In recent months, quantitative easing (QE) and various monetary measures have driven down interest rates, flattened the yield curve and forced investors to think about higher risk assets to pick up yield.
What started as ‘emergency policy’ to support the financial system has evolved into a much longer-term policy – with the arrival of covid seeing central banks cut already low interest rates further.
And there are inevitably dangers if investors are forced up the risk curve in chasing yield.
A combination of weak liquidity (especially in the high yield space) and political risk threatening bond markets generally, would suggest treading with caution.
Seek opportunities, selectively
Pierre Blanchet, who heads up the investment intelligence team at Amundi, agrees that chasing yield is quite a challenge right now.
He advises staying positive in the credit space, which is benefiting from fiscal and monetary measures – but to be highly selective.
“Investment grade credit and the better-quality BB companies in high yield will remain the sweet spot in an environment of a slow recovery, very low rates and rising defaults,” Blanchet says.
He suggests investors seek opportunities in the investment grade primary market, where activity is at a record high.
Oscar Jansen, expert portfolio manager credits at APG, takes a similar line; although he thinks things may decelerate a little.
“Activity has been high over the first half year as companies have been raising extra liquidity for difficult times so part of the supply has been frontloaded.
“This could mean that activity in the primary market could slow down compared to the first half.”
He adds: “With the normalisation in the market we have also seen that the so-called new issue premia has come down making it a less attractive opportunity compared to March/April.
“Nevertheless, this remains a good way to seek opportunities in the investment grade market and a preferred way for us to source risk.”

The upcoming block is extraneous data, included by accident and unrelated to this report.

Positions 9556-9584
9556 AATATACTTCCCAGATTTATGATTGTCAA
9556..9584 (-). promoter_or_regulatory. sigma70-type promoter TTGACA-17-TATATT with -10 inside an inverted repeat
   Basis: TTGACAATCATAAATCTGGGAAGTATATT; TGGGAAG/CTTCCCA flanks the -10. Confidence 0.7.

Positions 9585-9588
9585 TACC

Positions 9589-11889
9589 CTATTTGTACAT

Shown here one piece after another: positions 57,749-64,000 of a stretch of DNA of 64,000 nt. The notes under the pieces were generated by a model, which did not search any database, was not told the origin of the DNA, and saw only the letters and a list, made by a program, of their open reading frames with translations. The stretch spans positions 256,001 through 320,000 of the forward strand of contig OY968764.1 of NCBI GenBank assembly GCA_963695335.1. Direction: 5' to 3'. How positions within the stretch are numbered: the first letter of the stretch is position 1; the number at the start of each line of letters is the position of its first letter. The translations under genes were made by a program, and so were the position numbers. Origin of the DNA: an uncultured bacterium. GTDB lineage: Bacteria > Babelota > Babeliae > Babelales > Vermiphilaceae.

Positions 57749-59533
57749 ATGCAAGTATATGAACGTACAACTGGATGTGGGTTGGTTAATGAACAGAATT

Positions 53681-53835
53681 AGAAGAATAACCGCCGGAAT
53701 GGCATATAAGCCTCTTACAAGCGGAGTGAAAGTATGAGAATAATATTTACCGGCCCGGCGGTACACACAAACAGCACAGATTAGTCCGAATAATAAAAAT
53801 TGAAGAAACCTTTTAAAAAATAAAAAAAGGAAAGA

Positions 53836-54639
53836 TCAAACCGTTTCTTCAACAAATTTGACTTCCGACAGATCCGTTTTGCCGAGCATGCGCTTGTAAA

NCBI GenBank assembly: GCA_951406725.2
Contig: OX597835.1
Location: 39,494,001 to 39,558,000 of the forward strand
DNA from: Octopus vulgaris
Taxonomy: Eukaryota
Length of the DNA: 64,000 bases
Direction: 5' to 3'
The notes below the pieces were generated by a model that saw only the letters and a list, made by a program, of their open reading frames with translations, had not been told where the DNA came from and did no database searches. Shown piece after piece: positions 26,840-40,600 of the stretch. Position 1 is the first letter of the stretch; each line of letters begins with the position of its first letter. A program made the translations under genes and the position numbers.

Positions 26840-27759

What about opportunities in high yield balanced with concerns over defaults?
Blanchet expects the default rate to increase for low-rated high-yield issuers, which is not fully priced in by the market – hence his call for vigilant selection in the high-yield space.
He suggests that liquidity is, has been, and will continue to be a key variable in the new order.
“Keeping liquidity buffers is particularly important in this phase, as a second leg-down in the market can’t be ruled out. This will provide room to move into segments and markets that display attractive entry points.”
Sander Bus, portfolio manager of the Robeco High Yield Bond fund, warns that a deep recession, increasing numbers of defaults and a heightened uncertainty surrounding corporate earnings, will be with us for some time. In light of this scenario he has gone underweight in high yield.
“Dispersion remains high and the accelerated downgrades into the lowest ratings make us cautious. Technicals rule for now but fundamentals might strike back,” he says.
APH’s Jansen is encouraged by efforts to improve liquidity and thinks forecasts of default rates might be erring on the high side – but this more optimistic prognosis will depend on the impact of covid in coming months.
He points out that the corporate QE purchase programmes from the ECB and the FED have provided a backstop and additional liquidity to the markets.
Fiscal and other measures taken by governments have been supportive too. “Corporates have taken action themselves as well, addressing liquidity. With liquidity not being an issue near term, this should lead to lower than expected default rates.”
Although the fundamental concerns remain, the markets will have access to liquidity, Jansen argues.
However, he adds that it could longer term become a concern if there is difficulty in containing the virus and lockdowns are widely re-introduced which would jeopardise the economic recovery.
Could the hunt for yield driving people to higher-risk, non-investment grade opportunities mean missing the boat on the recovery?
According to Jansen, a drive to high yield will be a direct consequence of central bank buying as it crowds out investors to other asset classes or other parts within credit.
However, he argues this doesn’t necessarily mean they would miss the boat on the recovery.
“Moving down the capital structure or move in lower ratings could create interesting opportunities as well.”
Whether asset managers are ultra-bearish or not, the consensus is that defaults are inevitable in the current environment despite all the support offered. And with some sectors under a lot of pressure, bottom-up credit selection will remain critical.